If you're totally in the dark, we've provided a list of popular online classifieds websites below. We'll explain a little bit about them, including the main reasons why you might want to use one site over another.
Started in 1999, Craigslist is one of the oldest, biggest, and most well-recognized online classifieds websites. Craigslist also has general discussion forums if you just want to hang out and chat.
Why use it: It has a simple, no-nonsense interface, and most types of advertisements (except those for job postings, motor vehicles, and a few other categories) can be created free-of-charge.
A division of eBay Classifieds (now known as Close5 in the United States), Kijiji is one of the most popular Craigslist alternatives if you live in Canada (or Italy). Other variations of Kijiji include alaMaula (in South America) and Gumtree (in British Commonwealth territories, such as South Africa, Australia, and Britain itself).
Why use it: Kijiji lets you post pretty much any type of advertisement for free. Kijiji also allows users to post and respond to advertisements about pet adoptions, which Craigslist doesn't allow.
A very popular new classifieds system that employs an application for your mobile phone, LetGo makes creating online classified ads fast, free, and easy. And, of course, you can also browse the LetGo website for things up for sale in your local area that you may want to buy.
Why use it: Simply download and install the LetGo app on your phone, use your phone's camera to take a picture of what you want to advertise, add a title and price, and then just wait for the buying offers to come in! LetGo can sometimes even auto-identify what you're selling through image recognition technology.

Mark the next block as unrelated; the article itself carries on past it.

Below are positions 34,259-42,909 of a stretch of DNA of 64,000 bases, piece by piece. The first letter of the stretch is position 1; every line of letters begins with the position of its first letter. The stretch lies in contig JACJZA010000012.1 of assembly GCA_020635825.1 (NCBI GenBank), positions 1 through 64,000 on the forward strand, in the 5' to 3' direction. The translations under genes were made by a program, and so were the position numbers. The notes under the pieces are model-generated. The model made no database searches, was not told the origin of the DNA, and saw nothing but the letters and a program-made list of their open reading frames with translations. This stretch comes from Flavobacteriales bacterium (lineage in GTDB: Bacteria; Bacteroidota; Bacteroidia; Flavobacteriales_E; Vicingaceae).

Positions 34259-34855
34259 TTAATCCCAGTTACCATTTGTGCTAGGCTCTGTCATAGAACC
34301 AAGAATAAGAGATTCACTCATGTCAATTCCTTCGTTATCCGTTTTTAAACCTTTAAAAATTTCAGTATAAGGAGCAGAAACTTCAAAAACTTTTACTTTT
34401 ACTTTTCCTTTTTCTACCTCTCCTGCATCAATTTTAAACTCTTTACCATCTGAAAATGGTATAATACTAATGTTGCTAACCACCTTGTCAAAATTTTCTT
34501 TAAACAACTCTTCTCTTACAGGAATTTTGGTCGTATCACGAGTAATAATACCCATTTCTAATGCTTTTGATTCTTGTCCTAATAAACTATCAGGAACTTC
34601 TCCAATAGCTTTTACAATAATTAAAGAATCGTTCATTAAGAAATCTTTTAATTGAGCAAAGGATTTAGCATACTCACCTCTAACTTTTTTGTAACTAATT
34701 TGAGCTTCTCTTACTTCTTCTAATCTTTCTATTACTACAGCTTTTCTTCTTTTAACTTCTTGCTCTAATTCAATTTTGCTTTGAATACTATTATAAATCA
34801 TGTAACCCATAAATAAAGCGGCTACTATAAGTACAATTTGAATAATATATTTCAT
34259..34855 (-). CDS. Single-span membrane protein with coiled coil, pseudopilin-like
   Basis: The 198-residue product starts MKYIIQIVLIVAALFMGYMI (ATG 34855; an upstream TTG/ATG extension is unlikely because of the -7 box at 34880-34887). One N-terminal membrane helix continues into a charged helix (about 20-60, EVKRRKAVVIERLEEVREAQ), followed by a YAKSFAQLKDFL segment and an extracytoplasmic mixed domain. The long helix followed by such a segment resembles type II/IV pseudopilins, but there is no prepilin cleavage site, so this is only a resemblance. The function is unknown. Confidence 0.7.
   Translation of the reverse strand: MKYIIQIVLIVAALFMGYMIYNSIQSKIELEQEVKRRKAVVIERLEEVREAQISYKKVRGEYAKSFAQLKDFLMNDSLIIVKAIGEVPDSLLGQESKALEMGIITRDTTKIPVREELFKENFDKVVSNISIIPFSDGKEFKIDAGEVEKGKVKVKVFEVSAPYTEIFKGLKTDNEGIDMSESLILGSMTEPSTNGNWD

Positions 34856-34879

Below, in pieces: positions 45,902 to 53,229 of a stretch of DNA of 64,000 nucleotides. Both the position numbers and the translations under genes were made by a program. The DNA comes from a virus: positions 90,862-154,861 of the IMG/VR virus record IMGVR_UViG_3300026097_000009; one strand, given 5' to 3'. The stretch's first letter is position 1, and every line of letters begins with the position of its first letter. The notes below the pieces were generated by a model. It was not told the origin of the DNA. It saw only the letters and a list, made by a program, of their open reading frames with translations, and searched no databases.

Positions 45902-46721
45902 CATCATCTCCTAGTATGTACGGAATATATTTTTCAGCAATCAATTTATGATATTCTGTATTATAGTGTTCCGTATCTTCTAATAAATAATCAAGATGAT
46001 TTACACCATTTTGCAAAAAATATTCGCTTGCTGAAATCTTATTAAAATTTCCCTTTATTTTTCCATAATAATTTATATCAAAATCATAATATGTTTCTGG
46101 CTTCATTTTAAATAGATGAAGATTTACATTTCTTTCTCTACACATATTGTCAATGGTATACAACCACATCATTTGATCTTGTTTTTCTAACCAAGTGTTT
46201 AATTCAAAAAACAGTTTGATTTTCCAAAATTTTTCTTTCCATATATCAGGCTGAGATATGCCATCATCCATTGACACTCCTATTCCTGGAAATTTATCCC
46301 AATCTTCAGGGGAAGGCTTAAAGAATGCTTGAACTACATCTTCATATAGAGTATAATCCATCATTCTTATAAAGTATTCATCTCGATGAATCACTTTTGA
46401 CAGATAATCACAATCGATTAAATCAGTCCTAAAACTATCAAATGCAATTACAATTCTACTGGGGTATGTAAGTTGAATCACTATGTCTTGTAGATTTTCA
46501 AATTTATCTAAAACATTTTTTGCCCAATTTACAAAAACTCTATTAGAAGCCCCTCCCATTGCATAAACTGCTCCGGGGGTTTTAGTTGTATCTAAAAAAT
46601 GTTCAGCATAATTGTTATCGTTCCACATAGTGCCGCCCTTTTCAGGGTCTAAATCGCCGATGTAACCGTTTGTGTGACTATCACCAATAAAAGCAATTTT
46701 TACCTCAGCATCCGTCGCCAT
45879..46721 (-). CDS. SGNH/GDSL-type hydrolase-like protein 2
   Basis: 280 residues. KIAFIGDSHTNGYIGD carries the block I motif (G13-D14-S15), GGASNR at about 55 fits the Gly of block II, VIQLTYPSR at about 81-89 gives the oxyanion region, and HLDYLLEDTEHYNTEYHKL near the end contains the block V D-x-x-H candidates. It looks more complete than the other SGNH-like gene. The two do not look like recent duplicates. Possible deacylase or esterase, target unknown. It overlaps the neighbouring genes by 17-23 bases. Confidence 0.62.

Oodle is what you'd call It pulls advertisements from all over, including newspapers in major cities and even other online classifieds websites, and gathers them in one convenient spot for you!
Why use it: If you're a big Facebook fan, Oodle may be the online classifieds site for you. Oodle has you sign in using your Facebook account credentials, and has an interface similar to Facebook itself.
Similar to LetGo, OfferUp allows you to create an advertisement for an item by taking a picture of it with your mobile phone's camera, and then adding just a few more details. It also has a system called "TruYou," which allows users to prove to buyers or sellers that they're real people by privately providing OfferUp with a few identity details. Plus, OfferUp has secure messaging and payment options as well.
Why use it: If safety is your biggest priority when using online classifieds sites, try OfferUp.
Hoobly lets you pick what you're looking for first, and then it shows you where in your local area that type of item is being sold. This is opposite to how many online classifieds sites work, which often pigeonhole you into a certain geographical area before you even tell them what you want to buy (or sell).
Why use it: Hoobly is useful if you're willing to travel a bit to make a purchase or sale, since it shows you what's available in a wider area. It's also great for pet adoptions.
Recycler started in 1995 as an offshoot of Los Angeles-based Recycler Classifieds, one of the first and most popular newspapers dedicated entirely to free classified advertising. They used to serve the Southern California area, but remodeled in 2010 to serve the entire United States.
Why use it: A mix of old and new, Recycler allows you to post the classified ads you create through it on their website, on Facebook, or even in your local newspaper!
One of Craigslist's biggest rivals, Backpage has sub-sites for most major urban centres in the United States and worldwide. Most advertisements on Backpage are also free to post.